The latest plot twist in the “Case of the Convoluted Copyright,” is a bit, shall we say, elementary. A court has ruled that the estate of Sir Arthur Conan Doyle must pay Leslie Klinger, the author and editor who challenged the Sherlock Holmes copyright.

Earlier this year, the 7th Circuit ruled that the majority of Doyle’s Holmes stories are in the public domain and that companies and individuals that wish to publish stories about Holmes are free to do so without paying a licensing fee, at least in most circumstances.

The case was brought by Klinger, who had been publishing stories about the detective and had initially paid a licensing fee to the Doyle estate. But Klinger argued that he did not need to pay the fee since the majority of Holmes stories had passed into the public domain. The Doyle estate contended that the copyright should be extended because the latter Holmes stories contributed a great deal to the character and those were still protected by copyright. The 7th Circuit court did not buy the argument and found in favor of Klinger.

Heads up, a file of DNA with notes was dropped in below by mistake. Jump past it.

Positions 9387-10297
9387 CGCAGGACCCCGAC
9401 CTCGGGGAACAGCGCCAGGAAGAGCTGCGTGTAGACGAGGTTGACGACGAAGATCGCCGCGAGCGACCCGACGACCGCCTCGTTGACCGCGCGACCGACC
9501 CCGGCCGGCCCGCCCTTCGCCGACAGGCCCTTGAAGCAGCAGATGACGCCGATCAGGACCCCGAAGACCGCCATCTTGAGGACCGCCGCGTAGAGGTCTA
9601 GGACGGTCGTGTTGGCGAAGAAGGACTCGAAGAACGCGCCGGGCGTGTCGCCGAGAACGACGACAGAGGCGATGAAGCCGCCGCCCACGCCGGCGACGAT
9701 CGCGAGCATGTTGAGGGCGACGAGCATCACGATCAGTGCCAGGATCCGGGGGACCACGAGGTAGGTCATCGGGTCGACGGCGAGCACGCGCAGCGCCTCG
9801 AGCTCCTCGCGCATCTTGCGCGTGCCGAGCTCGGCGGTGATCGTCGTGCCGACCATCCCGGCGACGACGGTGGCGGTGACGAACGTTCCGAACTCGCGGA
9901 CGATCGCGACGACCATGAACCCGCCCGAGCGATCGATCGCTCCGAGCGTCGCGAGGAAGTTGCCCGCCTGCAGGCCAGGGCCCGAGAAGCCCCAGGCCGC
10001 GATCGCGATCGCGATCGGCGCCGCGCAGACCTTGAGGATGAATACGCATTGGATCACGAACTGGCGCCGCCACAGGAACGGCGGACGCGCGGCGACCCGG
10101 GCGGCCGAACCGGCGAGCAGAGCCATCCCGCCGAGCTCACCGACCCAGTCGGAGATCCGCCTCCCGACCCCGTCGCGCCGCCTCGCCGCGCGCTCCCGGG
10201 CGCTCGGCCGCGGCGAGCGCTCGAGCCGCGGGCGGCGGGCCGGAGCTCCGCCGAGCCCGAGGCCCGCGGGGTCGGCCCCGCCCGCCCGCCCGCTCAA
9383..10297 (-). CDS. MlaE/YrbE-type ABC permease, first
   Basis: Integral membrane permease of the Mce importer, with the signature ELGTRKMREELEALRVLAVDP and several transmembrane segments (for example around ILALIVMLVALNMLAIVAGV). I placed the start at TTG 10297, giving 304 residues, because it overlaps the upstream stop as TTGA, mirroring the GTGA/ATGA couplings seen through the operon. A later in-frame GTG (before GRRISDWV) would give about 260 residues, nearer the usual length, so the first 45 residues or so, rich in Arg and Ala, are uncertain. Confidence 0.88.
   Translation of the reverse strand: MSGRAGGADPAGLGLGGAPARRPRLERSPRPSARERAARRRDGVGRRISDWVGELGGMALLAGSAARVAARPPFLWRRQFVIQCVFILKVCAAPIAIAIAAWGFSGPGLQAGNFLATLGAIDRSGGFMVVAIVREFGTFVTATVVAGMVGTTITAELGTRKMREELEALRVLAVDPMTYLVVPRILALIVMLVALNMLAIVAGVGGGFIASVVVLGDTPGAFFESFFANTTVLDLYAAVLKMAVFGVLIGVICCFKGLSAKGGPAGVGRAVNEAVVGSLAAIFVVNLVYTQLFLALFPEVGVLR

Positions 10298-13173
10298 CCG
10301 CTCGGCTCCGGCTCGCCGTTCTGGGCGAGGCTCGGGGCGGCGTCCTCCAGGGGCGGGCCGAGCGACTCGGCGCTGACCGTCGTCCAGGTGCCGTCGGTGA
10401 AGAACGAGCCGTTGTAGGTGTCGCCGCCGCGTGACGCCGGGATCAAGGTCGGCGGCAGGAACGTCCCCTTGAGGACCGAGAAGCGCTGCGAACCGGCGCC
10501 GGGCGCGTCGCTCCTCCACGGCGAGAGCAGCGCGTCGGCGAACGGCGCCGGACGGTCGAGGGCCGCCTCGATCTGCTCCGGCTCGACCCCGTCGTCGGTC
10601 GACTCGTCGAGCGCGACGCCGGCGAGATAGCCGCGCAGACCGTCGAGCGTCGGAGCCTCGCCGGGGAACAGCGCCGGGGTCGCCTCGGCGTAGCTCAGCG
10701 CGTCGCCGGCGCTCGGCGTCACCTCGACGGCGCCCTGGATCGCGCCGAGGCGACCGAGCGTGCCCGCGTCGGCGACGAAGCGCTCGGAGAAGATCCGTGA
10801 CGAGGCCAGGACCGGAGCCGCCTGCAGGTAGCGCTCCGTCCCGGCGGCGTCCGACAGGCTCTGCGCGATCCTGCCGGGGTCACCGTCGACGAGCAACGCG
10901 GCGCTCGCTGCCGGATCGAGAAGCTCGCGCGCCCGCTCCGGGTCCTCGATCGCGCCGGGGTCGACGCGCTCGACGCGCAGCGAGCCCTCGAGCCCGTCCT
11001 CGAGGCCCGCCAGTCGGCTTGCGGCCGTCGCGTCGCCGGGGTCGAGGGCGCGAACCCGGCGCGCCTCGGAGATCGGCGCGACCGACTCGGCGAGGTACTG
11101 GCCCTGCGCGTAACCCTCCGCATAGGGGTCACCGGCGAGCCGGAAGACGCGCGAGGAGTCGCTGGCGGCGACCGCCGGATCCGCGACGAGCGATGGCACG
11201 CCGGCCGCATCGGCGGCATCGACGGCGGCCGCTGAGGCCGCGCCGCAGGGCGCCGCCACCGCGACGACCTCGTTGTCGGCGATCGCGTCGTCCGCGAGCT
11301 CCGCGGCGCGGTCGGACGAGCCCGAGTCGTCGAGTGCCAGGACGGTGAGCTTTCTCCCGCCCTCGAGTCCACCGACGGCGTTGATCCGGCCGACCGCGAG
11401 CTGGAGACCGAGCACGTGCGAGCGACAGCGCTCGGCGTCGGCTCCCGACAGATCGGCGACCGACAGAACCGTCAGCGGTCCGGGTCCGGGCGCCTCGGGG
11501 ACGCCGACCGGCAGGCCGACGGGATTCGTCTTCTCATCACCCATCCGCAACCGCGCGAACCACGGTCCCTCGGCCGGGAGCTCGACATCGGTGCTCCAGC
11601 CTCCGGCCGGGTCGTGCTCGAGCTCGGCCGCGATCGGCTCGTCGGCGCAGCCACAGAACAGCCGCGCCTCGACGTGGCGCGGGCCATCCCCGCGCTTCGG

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Now the U.S. Court of Appeal has ruled that the Doyle estate must pay Klinger over $30,000 to reimburse “disreputable” fees that it had charged. Klinger has filed a separate motion for reimbursement of nearly $40,000 in attorney’s fees. 

The court ruled that the Doyle estate had essentially be extorting money from Klinger and lauded the writer and editor for standing up to a disreputable business practice, performing a “public service.” The court sees the reimbursement not as a reward but merely a chance for Klinger to break even, and it urged the Doyle estate to change its business model in the future.